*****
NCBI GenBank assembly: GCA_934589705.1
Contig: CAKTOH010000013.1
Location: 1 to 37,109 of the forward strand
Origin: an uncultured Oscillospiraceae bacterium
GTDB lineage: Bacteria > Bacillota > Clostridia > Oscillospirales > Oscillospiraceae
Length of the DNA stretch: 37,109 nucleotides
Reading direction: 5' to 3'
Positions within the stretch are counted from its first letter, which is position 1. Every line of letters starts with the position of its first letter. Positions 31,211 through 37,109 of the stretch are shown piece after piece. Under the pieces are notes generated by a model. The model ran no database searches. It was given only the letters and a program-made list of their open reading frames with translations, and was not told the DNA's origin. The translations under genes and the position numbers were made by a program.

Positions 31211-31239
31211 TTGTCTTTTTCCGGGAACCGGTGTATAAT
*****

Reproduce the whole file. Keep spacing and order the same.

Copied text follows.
NCBI GenBank assembly: GCA_934589705.1
Contig: CAKTOH010000013.1
Location: 1 to 37,109 of the forward strand
Origin: an uncultured Oscillospiraceae bacterium
GTDB lineage: Bacteria > Bacillota > Clostridia > Oscillospirales > Oscillospiraceae
Length of the DNA stretch: 37,109 nucleotides
Reading direction: 5' to 3'
Positions within the stretch are counted from its first letter, which is position 1. Every line of letters starts with the position of its first letter. Positions 31,211 through 37,109 of the stretch are shown piece after piece. Under the pieces are notes generated by a model. The model ran no database searches. It was given only the letters and a program-made list of their open reading frames with translations, and was not told the DNA's origin. The translations under genes and the position numbers were made by a program.

Positions 31211-31239
31211 TTGTCTTTTTCCGGGAACCGGTGTATAAT